The results were pretty good! Maybe we won’t need chaos monkeys as tools like Filibuster advance?
In short, Filibuster can identify many of the technical resilience issues that exist in applications earlier, at the time of development, without testing in production as required in more traditional chaos engineering techniques.
Victor Engmark thinks we should start test names with “should” for a handful of reasons, here’s a few:
- It removes redundancy, because the function name should already be in the call stack.
- It is falsifiable, a person reviewing the test can decide to which degree the name agrees with the actual test.
- It encourages testing one property of the function per test
I don’t disagree, but I like to take it a step further: Let the “should” be implied by the rest of the test name.
should replace children when updating instance
replaces children when updating instances
should apply discount when total cost exceeds 100 dollars
applies discount when total cost exceeds 100 dollars
Most of Victor’s reasons for using “should” still apply with this format, but it’s less verbose and more accurately describes the software working as expected when the tests pass.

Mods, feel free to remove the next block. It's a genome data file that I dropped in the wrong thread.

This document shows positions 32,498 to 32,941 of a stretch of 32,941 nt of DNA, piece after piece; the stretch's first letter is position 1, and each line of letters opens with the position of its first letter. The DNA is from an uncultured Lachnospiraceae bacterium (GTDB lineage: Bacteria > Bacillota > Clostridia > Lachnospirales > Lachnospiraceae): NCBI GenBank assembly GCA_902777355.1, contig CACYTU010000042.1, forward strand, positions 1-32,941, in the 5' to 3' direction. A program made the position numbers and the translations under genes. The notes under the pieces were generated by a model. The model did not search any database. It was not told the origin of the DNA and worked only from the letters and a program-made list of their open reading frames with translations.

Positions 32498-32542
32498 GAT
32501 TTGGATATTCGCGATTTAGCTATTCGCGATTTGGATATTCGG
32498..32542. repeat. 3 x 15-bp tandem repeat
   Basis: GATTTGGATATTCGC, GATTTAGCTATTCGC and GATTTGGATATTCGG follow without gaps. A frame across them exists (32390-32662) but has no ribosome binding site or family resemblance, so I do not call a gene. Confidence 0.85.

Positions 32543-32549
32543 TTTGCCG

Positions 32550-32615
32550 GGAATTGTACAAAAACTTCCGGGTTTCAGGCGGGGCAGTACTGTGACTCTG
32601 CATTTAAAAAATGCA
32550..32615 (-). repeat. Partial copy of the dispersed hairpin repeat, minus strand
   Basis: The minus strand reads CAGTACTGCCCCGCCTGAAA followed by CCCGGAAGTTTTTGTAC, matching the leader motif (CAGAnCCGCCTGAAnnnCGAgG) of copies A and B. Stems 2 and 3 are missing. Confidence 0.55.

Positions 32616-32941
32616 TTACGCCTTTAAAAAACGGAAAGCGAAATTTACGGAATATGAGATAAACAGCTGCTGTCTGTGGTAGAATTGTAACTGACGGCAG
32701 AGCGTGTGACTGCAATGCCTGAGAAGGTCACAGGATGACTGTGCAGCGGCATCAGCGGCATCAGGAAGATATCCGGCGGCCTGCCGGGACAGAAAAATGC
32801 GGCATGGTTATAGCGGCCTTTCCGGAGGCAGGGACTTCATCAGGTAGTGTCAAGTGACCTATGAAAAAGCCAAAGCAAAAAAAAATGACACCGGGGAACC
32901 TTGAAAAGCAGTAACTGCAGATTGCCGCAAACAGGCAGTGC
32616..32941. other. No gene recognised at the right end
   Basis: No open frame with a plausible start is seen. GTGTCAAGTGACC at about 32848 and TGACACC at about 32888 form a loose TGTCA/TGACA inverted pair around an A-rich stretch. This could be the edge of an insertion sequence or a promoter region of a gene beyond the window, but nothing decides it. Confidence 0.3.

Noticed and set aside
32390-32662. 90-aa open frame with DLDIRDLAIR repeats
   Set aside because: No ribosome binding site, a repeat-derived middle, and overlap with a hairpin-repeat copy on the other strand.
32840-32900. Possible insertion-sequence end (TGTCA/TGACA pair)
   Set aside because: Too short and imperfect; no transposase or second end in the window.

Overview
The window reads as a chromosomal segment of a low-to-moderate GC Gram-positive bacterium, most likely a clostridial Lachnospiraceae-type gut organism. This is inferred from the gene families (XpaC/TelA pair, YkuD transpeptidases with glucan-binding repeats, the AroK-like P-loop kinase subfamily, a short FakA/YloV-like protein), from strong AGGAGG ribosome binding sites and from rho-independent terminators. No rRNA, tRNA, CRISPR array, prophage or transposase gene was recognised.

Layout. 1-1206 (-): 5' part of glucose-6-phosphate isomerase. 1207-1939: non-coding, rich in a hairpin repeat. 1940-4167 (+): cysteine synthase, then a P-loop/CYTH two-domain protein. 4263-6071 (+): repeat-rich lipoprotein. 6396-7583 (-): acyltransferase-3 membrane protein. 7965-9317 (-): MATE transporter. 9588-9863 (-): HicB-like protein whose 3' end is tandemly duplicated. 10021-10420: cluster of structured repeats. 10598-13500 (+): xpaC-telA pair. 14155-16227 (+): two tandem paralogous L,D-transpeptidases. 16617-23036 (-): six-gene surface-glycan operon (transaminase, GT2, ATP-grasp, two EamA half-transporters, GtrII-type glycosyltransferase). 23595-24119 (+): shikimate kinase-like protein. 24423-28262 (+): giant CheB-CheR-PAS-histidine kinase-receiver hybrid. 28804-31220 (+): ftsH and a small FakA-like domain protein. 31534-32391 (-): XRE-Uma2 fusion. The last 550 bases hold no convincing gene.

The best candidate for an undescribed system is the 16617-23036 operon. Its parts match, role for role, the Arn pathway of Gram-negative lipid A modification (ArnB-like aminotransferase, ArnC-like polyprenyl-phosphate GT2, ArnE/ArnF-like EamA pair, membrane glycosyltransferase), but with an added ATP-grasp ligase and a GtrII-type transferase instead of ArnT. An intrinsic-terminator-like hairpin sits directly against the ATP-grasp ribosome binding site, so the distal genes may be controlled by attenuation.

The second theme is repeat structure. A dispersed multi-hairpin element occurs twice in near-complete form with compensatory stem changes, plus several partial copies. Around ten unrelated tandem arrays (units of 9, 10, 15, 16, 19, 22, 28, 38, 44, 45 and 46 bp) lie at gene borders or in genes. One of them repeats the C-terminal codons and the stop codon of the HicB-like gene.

Good for them (and us)! But what does that mean in practice?
Over the next few months, we’ll be completing the OpenJS Foundation’s incubation program checklist, including transferring the Jest domain, repo, website, and other assets to OpenJS. We’ll also be updating the code of conduct and contributor license agreement.
Additionally, as part of this move, we will be publishing a project charter and creating new governance policies that will document the process for gaining commit access, as well as our leadership selection process.
Next up: React?! A guy can dream…
I love articles like this one because I was ready to disagree with it going in, but it was so well-reasoned and articulate that I ended up agreeing with most everything the author proposes.
This hit my radar a few times in the past year – this week, and then most recently a few months back when we had Richard Hipp on The Changelog (again) – but, I didn’t post it to the newsfeed.
Here’s what’s interesting about the SQLite test suite – it’s their secret sauce…the sustaining enablement of building a support business around SQLite. Here’s a direct quote from Richard Hipp in that episode.